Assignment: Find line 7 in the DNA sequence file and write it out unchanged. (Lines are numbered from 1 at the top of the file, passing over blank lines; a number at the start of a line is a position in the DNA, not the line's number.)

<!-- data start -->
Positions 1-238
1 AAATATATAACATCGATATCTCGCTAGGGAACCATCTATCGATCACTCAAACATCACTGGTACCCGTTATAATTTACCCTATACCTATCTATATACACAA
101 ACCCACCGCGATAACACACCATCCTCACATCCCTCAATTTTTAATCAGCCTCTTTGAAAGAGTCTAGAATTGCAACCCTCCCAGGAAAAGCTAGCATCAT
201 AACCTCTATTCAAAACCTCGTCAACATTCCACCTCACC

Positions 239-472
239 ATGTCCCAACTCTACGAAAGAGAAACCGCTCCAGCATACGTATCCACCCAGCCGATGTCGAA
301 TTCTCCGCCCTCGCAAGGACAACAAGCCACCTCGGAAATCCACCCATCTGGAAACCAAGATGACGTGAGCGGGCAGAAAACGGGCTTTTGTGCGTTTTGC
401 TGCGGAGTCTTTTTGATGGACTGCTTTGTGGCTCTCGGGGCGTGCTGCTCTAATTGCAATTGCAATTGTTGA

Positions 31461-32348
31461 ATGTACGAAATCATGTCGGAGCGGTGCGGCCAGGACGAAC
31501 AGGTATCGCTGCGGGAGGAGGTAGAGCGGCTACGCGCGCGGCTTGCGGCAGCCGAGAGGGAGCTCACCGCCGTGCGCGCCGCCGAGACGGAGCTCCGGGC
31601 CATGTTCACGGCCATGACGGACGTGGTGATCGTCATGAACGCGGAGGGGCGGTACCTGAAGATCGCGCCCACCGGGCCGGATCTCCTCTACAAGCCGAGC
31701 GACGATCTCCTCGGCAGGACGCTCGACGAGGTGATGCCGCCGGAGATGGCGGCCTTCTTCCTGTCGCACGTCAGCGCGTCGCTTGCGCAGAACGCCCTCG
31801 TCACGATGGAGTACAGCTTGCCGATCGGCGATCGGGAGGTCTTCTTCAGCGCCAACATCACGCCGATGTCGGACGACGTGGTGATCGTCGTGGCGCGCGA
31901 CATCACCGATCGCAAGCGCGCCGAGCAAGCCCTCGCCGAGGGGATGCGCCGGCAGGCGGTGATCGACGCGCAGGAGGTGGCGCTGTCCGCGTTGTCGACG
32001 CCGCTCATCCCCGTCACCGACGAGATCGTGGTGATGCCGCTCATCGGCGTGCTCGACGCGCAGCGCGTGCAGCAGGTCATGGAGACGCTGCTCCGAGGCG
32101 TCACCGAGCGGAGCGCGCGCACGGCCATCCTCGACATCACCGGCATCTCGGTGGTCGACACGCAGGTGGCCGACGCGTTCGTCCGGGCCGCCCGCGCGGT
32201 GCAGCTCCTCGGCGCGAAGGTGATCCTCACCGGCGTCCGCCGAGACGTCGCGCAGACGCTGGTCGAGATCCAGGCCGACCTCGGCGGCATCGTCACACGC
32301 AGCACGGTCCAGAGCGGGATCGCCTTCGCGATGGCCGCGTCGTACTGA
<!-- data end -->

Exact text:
301 TTCTCCGCCCTCGCAAGGACAACAAGCCACCTCGGAAATCCACCCATCTGGAAACCAAGATGACGTGAGCGGGCAGAAAACGGGCTTTTGTGCGTTTTGC